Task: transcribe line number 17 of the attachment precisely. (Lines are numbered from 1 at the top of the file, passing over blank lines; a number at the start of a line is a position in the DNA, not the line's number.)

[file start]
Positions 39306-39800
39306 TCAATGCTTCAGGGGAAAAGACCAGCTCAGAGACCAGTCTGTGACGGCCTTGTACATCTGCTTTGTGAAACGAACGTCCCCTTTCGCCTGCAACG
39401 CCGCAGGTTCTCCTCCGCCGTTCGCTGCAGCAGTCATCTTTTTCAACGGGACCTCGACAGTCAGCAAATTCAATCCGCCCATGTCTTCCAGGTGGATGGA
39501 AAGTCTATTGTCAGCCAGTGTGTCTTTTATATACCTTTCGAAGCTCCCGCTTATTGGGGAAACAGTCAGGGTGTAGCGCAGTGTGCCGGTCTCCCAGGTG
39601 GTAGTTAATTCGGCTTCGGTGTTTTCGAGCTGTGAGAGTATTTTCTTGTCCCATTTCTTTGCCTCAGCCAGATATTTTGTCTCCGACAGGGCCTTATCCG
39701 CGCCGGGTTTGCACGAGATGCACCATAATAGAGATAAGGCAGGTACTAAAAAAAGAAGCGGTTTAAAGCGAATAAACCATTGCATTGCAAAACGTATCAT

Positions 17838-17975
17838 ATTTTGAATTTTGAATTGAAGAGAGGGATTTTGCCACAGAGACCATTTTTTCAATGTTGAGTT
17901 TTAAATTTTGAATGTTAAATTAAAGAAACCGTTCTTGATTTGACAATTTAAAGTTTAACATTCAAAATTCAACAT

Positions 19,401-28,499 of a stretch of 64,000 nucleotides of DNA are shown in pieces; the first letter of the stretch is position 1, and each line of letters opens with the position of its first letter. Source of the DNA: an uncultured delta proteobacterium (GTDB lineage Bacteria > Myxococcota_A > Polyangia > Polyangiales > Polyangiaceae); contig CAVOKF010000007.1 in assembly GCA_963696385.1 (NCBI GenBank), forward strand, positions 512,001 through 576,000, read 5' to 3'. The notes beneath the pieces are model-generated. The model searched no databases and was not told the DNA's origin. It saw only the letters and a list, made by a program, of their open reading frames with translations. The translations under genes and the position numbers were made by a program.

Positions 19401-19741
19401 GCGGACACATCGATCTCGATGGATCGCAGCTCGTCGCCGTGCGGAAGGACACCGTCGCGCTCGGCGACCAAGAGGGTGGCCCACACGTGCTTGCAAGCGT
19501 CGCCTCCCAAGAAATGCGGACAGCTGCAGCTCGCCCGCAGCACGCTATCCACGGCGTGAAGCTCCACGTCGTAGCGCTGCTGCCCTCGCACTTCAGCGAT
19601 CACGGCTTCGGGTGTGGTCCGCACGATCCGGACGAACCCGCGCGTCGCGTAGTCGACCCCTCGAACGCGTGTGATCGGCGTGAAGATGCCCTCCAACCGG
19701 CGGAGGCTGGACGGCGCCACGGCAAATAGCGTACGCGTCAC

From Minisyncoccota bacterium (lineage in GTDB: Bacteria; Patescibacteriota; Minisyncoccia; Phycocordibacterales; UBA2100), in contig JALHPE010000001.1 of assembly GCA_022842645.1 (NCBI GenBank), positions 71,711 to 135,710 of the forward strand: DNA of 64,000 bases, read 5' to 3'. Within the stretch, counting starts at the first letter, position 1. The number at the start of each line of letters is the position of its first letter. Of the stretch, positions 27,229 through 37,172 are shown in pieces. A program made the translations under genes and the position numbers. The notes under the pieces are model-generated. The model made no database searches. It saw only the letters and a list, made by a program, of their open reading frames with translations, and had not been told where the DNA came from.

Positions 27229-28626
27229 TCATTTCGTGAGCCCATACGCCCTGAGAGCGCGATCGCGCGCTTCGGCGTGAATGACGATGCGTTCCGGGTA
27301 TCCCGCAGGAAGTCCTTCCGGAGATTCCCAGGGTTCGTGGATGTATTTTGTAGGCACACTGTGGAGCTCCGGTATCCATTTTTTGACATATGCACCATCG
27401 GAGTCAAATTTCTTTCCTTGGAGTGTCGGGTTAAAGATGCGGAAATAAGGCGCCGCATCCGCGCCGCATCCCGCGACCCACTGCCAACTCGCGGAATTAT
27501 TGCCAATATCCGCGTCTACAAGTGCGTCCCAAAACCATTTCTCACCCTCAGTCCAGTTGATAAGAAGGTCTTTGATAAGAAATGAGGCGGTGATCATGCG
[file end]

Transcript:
Positions 27229-28626